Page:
Grade 9 to 11: (from the five local high schools and aged 15 to 20)
These students cone after school on Tuesday, Wednesday and Thursday each week. All our loyal attendees are back from the previous year and although we lost last year’s grade 11s, as they have to focus on their final year exams, we have gained many new and enthusiastic participants! This week we began a four-week session to explore the meaning of the signals and signs. They loved it. Tatu led the session which took them through exploring the signals and signs we see around us every day. The students then spent time each designing their own personalised sign that sends a message they feel should be seen by their community. Over the next three weeks they will paint large versions of these on to the wall of the local stadium (permission received from the municipality!), which is a place most of the community walks or drives past at some stage. Many came back a second or third time to make more signs! It was lovely to see them so engaged in their creations, of which they were very proud. This will be a wonderful opportunity for them to start to define their personal values and views which they can share with their whole community.
MACs: (Our Morning Arts Club for those who have left school aged 18 to 25)
This group is for those young people within the Rammulotsi community who have left school but haven’t yet found a job or vocation. We have a steady group of 6 young people at the moment, both boys and girls, and others have showed an interest and will hopefully join us during the coming weeks. During their Thursday session we go over the lesson we will be teaching the Grade 6s the following week. We are training our MACs as arts facilitators so that they can eventually teach the grade 6s, but they have to participate in each session and, as with the grade 8s, we facilitate these session in a manner appropriate to their level of maturity.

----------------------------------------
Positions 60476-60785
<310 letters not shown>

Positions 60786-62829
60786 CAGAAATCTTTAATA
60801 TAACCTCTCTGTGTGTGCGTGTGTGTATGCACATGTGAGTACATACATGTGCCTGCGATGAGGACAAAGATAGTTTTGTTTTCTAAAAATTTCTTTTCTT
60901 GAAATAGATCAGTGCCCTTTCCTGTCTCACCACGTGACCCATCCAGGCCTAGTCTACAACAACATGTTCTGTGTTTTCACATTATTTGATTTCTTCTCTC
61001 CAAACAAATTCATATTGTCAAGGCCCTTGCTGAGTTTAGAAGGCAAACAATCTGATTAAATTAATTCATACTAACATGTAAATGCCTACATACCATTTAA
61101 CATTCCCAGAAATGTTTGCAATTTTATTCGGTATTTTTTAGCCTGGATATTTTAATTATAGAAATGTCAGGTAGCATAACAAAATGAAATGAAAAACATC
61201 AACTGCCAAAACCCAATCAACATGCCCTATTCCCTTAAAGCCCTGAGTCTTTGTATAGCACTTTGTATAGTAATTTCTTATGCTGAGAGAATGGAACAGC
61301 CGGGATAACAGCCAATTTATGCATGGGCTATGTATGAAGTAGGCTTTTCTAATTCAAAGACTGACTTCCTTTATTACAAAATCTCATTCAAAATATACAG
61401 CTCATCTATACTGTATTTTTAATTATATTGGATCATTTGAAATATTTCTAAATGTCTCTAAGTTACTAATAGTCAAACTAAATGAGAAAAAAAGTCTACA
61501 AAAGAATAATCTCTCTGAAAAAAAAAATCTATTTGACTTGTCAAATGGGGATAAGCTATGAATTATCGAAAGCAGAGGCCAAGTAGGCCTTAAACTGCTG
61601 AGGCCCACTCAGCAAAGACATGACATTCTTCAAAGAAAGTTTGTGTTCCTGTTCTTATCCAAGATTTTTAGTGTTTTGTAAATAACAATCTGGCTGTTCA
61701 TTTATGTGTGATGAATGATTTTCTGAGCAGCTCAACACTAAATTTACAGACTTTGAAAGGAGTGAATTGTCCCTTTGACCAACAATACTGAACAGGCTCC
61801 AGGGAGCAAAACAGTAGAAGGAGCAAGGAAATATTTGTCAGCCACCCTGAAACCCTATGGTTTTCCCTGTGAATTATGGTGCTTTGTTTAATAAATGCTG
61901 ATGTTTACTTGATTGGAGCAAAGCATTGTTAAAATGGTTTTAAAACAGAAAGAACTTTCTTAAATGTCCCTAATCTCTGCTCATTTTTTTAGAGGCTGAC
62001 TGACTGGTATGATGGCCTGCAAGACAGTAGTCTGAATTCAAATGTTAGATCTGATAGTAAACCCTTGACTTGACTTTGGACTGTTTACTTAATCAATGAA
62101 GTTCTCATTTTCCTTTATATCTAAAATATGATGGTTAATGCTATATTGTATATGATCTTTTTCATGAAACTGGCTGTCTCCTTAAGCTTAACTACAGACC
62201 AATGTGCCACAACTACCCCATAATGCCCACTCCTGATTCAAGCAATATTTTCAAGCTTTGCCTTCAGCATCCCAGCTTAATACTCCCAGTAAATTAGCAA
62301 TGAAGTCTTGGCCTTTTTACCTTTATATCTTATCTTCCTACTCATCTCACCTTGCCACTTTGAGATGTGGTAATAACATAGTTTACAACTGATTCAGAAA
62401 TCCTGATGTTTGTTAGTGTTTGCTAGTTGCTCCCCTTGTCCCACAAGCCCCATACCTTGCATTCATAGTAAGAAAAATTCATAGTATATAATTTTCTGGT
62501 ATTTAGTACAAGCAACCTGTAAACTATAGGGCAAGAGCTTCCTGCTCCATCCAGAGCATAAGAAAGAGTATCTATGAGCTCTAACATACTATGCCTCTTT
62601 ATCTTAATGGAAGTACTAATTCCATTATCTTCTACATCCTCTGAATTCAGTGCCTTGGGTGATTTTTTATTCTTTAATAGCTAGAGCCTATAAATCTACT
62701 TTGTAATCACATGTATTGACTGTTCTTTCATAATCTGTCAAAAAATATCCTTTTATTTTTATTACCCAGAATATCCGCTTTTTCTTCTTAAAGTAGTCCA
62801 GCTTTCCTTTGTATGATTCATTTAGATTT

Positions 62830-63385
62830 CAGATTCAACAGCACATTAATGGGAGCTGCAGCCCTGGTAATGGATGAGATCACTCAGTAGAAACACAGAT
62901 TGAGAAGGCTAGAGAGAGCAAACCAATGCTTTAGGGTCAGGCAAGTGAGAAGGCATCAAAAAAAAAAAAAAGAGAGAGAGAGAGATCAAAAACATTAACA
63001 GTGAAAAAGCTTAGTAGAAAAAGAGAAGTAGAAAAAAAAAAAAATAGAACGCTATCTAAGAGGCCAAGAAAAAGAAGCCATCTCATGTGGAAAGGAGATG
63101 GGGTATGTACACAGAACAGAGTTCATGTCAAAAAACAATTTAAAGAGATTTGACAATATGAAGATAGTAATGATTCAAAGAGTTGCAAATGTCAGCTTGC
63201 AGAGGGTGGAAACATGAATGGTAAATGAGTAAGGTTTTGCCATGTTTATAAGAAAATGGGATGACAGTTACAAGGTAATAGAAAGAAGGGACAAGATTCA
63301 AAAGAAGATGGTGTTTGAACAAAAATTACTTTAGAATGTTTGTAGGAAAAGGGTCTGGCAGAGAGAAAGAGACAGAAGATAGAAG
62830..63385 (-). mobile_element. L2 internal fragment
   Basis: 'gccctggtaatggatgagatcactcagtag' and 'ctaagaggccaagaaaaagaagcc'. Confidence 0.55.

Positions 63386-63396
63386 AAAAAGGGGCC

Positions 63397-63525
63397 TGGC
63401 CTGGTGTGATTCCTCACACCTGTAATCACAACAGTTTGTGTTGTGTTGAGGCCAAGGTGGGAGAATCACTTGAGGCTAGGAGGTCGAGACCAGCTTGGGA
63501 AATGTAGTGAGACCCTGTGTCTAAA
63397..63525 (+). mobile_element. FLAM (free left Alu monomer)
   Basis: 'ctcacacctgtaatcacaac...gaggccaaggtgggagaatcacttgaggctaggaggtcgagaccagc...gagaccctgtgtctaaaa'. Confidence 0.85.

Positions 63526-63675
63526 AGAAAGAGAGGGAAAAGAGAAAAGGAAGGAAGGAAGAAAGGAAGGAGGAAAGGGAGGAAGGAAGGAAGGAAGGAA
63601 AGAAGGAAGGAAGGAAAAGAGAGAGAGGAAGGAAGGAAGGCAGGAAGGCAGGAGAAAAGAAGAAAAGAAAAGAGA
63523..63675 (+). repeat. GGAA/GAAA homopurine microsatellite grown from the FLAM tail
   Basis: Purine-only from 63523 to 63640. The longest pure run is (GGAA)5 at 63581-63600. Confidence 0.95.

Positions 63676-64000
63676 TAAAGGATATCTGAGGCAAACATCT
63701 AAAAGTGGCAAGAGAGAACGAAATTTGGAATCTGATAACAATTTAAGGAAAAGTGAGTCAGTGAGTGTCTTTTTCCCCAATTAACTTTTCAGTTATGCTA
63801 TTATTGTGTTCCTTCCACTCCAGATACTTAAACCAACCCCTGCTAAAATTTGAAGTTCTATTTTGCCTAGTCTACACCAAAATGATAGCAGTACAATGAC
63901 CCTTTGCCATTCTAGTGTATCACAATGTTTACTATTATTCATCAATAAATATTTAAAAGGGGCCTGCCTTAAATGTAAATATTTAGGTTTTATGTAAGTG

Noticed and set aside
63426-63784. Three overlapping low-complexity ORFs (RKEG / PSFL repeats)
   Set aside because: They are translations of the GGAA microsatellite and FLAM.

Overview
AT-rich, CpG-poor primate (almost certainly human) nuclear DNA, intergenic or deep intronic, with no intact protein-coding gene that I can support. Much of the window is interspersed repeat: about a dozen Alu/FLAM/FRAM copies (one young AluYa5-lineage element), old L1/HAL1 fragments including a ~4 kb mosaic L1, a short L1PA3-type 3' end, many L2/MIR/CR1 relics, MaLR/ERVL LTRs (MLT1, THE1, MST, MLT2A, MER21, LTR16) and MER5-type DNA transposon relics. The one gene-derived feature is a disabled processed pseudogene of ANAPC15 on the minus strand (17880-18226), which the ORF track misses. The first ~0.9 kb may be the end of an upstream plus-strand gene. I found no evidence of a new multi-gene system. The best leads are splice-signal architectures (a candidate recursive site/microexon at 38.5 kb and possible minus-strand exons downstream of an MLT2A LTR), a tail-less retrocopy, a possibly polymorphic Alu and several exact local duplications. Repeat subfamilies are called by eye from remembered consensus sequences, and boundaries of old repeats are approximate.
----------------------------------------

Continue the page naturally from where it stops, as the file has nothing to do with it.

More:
The MACs are slowly warming to the idea of what DN can offer them. And what they can offer to DN. When they first arrived this week they were incredibly shy and reserved, but after one or two games they started to relax and become themselves. They engaged very meaningfully with the lesson, which centred around the creation and understanding of Tableaux. We also introduced the idea of conflict in theatre. These concepts will be taken forward in more complexity and detail during the course of the year. It is very rewarding seeing these young people who have previously struggled with school or work blossoming by the minute as they learn how to explore their inner and creative selves in this safe, non-judgemental and equitable space.
It has been a good week. The schedule is quite a demanding one, but we are all enjoying the work and the rewards it offers. Tatu and Lawrence are star facilitators!